A special exhibition at the Field Museum bursts with intriguing archaeological finds
It seems fitting that the Field Museum’s current exhibition is housed in a monumental, landmark building that resembles a temple from ancient Greece.
The venerable Chicago treasure house, part of the lakefront Museum Campus, showcases rare artifacts culled from 21 Greek museums in The Greeks – Agamemnon to Alexander the Great, an exhibition running through April 10, 2016. Many of the 500-plus priceless objects have never been displayed outside of Greece. It is the largest exhibition of its kind to tour North America in 25 years.
Many of us encountered ancient Greece in a Western Civilization classes, or perhaps we read Homer’s epic poems, Iliad and Odyssey, in English class. Those long-ago lessons in the foundations of democracy and Western thought spring back to life as you take a chronological trip that spans 5,000 years, starting with Greece’s origins in Neolithic villages and Minoan/Bronze Age culture on the island of Crete, then moving on to the Mycenaean, Iron Age and Classical periods, and ending up with the far-reaching Greek empire ruled by Alexander the Great in the fourth century.
Objects on display, many of them from royal graves, include clay or bronze jugs, a gold cup, bronze helmets with gold decoration, swords, gold medallions and ceremonial vessels used in drinking and pouring rituals. A clay vase shows a painted Trojan War scene from Homer’s Iliad, while a marble head of Homer – part of a Roman copy from a Greek original – depicts the poet in old age. Also of note are clay figurines representing priests, priestesses and dieties.
One crowd-pleaser is a 19th century replica of a gold funerary mask that has become a symbol of the Mycenaean world (in its heyday from 1600-1100 BCE). The mask was excavated at Mycenae (southern Greece) in 1876 by German archaeologist Heinrich Schliemann. Believing it was the mask of Agamemnon, the mythical king of Mycenae, Schliemann wrote, “I have gazed upon the eyes of Agamemnon.” But the grave could not have been that of the man who mounted the Trojan War—assuming he had ever existed—because it dates three centuries before that time.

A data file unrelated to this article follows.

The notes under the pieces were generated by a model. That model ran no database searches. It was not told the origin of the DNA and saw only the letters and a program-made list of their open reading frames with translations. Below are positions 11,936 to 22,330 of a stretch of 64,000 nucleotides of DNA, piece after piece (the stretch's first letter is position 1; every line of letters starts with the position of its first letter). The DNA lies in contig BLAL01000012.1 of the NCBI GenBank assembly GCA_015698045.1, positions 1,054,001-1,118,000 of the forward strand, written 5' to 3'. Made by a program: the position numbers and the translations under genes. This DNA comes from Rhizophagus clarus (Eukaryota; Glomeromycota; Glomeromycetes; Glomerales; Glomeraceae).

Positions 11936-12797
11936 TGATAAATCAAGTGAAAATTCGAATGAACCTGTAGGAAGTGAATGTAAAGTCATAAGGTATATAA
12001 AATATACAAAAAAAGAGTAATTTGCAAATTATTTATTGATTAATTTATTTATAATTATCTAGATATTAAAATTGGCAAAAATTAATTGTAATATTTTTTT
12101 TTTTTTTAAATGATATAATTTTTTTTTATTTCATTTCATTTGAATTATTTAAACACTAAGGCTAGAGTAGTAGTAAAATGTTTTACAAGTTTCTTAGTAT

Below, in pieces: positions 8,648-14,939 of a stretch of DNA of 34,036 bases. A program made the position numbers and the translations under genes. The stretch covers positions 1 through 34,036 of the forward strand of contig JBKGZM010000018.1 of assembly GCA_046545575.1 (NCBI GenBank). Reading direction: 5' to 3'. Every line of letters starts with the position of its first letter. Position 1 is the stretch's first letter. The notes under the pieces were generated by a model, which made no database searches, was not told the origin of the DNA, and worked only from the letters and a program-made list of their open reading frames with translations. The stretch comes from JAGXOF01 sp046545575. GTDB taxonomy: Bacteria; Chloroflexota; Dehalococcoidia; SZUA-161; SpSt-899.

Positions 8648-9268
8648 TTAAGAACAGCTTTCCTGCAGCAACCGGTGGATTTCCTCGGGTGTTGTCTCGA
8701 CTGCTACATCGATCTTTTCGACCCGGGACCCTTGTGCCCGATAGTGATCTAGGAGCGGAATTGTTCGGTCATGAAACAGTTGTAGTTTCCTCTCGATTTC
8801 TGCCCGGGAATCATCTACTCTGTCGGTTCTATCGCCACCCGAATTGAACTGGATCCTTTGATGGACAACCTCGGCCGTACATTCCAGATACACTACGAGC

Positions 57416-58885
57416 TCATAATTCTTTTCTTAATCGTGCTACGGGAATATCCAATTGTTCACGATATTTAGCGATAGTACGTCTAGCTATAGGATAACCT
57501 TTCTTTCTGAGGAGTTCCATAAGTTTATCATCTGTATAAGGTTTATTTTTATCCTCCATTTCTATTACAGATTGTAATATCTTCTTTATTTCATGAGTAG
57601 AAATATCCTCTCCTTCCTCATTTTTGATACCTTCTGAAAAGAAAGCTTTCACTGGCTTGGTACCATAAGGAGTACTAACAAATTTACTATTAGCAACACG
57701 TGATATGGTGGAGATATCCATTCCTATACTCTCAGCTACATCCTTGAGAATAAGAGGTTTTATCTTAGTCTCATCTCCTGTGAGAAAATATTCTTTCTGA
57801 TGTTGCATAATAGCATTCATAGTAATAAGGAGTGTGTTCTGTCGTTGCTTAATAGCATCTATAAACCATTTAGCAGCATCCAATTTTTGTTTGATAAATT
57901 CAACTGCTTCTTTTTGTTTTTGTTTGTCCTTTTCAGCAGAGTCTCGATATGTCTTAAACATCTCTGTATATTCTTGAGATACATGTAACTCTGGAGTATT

Another golden treasure is the delicate, flowery crown worn by Queen Meda, the seventh wife of King Philip II of Macedon, the father of Alexander the Great. A graceful wreath of myrtle leaves, buds and blossoms, it is one of the most remarkable gold objects of the ancient world.
In the statue Alexander as Pan, Alexander the Great is portrayed with the horns and tail of Pan, god of the wilderness. A bust sculpted shortly after Alexander’s death depicts him in the flower of youth.
The roots of organized sports competition, specifically the Olympic Games, also go back to early Greek civilizations. In the Classical period gallery (450-300 BCE) are a bronze discus and strigils (bronze body scrapers), which were used to remove sweat, sand and oil from athletes’ skin. They rubbed oil on their bodies before the games to emphasize their muscular physiques.
Archaeology-minded visitors to the Field Museum can take another trip into antiquity at the permanent exhibit Inside Ancient Egypt, an ever-popular permanent exhibit with mummies, sarcophagi, a tomb and a replicated marketplace.
Coming to the museum March 4 is the exhibition China’s First Emperor and His Terra-Cotta Warriors, a collection of terra-cotta figures that stood guard in a tomb to protect Emperor Qin Shihuang in the afterlife. It runs through Jan. 8, 2017.
The Field Museum offers special rates for tour operators and groups of 10 or more. Docent-guided tours, themed meals, performance opportunities, and after-hours receptions can be arranged. Call the Group Sales Office at 312-665-7300 for information.